- What changes did the Assembly Bill (AB) 1110 (Ting, Chapter 656, Statutes of 2016) rulemaking make to the Power Source Disclosure (PSD) program?
AB 1110, authored by Assembly member Phil Ting, was signed into law in September 2016. The bill directed the Energy Commission to create a method to calculate the greenhouse gas (GHG) emissions intensities associated with retail electricity portfolios reported under the PSD program. The changes to the program regulations took effect on May 4, 2020. In addition to adding GHG emissions disclosure requirements, this rulemaking overhauled major elements of the program, including:
These regulatory updates are substantial and represent a significantly modified methodology. Consequently, program data for years prior to 2019 may not be comparable to data under the updated program. For a detailed explanation, see the Initial Statement of Reasons and the Final Statement of Reasons.
- Treatment of unbundled renewable energy credits (RECs)
- Method for determining annual unspecified power procurements
- Requirement for all marketing claims regarding a retail supplier’s GHG emissions intensity to be consistent with the Energy Commission’s adopted methodology.
- Treatment of firmed-and-shaped imports
- Adjustment mechanism to account for procurement exceeding retail sales
- Extension of the ability for public agency retail suppliers to have one portfolio submitted via attestation in lieu of meeting the auditing requirements, to all portfolios
- What is an eligible renewable resource?
An eligible renewable resource means a generator that is certified pursuant to the California Renewables Portfolio Standard (RPS) Program. Eligible renewables include biomass and biowaste, geothermal, eligible hydroelectric, solar, wind, and other resources that the RPS Program may recognize in the future. For a detailed explanation, see Chapter 2 of the RPS Eligibility Guidebook, Ninth Edition. Some electricity resources do not produce annual GHG emissions, such as nuclear and large hydroelectric facilities, but are not recognized as eligible renewables under California’s RPS Program.
- What is a GHG emissions intensity?
It is a pollution rate. It measures the mass of GHGs that are emitted into the atmosphere to generate one megawatt hour (MWh) of electricity from a particular generation resource or portfolio of resources.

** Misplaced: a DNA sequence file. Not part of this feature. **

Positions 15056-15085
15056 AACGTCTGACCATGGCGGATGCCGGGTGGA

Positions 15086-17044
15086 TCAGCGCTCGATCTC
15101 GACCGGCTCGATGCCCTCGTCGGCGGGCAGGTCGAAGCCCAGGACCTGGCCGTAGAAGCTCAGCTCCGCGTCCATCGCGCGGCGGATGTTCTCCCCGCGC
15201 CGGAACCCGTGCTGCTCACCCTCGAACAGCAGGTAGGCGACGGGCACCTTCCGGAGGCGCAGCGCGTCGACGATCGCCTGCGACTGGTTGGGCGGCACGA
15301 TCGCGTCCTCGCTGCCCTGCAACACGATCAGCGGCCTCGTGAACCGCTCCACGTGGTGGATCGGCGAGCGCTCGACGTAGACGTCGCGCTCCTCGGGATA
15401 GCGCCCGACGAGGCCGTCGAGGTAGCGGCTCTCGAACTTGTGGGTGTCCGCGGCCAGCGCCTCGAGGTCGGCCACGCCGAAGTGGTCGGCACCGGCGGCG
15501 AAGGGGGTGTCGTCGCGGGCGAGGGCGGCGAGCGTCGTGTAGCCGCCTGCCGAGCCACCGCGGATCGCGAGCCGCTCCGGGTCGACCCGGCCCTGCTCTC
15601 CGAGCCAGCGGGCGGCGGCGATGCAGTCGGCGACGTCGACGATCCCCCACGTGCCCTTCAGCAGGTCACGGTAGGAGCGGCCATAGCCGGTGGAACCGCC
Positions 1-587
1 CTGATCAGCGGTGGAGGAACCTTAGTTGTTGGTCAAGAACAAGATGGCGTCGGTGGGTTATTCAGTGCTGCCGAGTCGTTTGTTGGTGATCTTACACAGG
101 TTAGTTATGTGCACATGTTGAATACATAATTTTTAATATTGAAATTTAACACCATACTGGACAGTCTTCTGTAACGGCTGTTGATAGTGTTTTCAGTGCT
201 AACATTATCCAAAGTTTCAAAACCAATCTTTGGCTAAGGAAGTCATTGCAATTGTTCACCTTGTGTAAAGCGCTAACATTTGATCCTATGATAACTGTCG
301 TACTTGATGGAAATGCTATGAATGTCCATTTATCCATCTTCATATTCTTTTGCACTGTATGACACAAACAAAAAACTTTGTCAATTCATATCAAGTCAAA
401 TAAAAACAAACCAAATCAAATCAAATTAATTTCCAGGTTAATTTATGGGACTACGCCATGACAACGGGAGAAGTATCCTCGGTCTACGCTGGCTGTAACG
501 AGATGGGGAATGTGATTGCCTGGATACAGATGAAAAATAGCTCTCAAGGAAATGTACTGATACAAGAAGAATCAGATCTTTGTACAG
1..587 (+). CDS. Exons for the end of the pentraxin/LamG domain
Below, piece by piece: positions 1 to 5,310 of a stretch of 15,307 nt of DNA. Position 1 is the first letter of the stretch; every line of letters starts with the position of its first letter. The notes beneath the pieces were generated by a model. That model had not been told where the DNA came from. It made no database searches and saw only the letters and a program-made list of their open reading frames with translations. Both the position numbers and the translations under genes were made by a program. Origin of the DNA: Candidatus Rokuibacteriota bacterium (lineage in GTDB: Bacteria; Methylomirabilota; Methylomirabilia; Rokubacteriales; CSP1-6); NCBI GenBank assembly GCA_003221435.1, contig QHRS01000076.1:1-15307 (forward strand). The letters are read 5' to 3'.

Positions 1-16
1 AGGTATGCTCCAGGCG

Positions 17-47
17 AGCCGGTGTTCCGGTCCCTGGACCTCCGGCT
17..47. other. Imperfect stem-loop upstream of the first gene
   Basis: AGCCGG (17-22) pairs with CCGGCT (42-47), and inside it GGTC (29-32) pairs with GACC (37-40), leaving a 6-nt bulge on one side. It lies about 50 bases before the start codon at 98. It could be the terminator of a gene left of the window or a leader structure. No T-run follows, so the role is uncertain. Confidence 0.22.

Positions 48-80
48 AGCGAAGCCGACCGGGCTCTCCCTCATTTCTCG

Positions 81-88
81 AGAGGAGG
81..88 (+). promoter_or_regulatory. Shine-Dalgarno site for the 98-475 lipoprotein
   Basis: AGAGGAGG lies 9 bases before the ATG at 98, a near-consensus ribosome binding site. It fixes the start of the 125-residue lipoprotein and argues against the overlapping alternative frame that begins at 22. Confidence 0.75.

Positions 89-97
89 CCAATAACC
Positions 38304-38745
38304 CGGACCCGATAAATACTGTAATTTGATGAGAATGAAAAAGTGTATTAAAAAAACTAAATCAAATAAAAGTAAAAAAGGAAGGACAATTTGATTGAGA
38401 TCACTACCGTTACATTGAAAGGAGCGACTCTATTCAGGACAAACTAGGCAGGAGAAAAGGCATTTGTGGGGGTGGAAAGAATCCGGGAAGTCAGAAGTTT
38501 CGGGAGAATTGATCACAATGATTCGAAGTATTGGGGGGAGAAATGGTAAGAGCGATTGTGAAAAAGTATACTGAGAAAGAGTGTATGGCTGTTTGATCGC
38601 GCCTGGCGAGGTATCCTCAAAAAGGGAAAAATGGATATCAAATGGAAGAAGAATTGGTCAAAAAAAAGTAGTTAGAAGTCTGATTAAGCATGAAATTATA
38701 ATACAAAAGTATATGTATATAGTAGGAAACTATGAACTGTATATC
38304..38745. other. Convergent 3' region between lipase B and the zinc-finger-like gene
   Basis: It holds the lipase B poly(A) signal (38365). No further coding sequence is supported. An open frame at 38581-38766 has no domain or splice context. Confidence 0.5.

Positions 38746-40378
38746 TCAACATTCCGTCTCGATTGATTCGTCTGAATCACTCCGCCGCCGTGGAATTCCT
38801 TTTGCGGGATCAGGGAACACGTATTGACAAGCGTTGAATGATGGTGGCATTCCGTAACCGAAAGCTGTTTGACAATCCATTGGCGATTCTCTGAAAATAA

- What are RECs?
RECs are certificates of proof associated with the generation of electricity from an eligible renewable energy resource. Electricity retail suppliers buy and sell RECs for compliance with California’s RPS program, as well as for voluntary purposes. Under the PSD program, a specified procurement claim from an eligible renewable facility must include the associated RECs.
- What are unbundled RECs and how does the PSD Program recognize them?
These are simply RECs without any power; these standalone RECs have become “unbundled” from their associated electricity. Unbundled RECs may be used to meet certain RPS requirements as well as for voluntary purposes.
Since unbundled RECs are not associated with electricity procurement, they may not be used to calculate or adjust the fuel mix or GHG emissions intensity of an electricity portfolio. Instead, unbundled RECs are disclosed separately on the Power Content Label as a percentage of retail sales.
- What is unspecified power and how does the PSD Program treat it?
Unspecified power refers to electricity that is not traceable to specific generation sources by any auditable contract trail or equivalent. Unspecified power includes energy that was originally procured as a bundled eligible renewable product, but the associated RECs were subsequently resold separately as unbundled RECs from the underlying energy. This electricity is sometimes referred to as “null energy” or “null power”. Unspecified power also includes electricity purchased through open market transactions, even if the energy can be traced back to specific resources. Without a purchase agreement in place prior to the generation, open market transactions are considered to be unspecified because there was no upfront contractual intention to procure electricity from a specified resource.
The PSD program adopted the GHG emissions intensity of unspecified power as assigned by the CARB under Section 95111(b)(1) of the Mandatory Greenhouse Gas Reporting Regulation (MRR). The default GHG emissions intensity for unspecified power is 943.577 lbs. CO2e/MWh, which is similar in profile to a natural gas generator. The PSD Annual Report template automatically calculates retail suppliers’ purchases of unspecified power as the difference between retail sales and net specified purchases. Retail suppliers do not manually report their unspecified power purchases.
- What is an Asset-Controlling Supplier (ACS)?
ACSs are entities that own or operate generating facilities or serve as exclusive marketers for the facilities if they do not own the resources. ACSs sell a specified mixture of resources at wholesale to retail suppliers.
CARB assigns annual GHG emissions intensities to each participating ACS based on the ACS’ system mix of resources.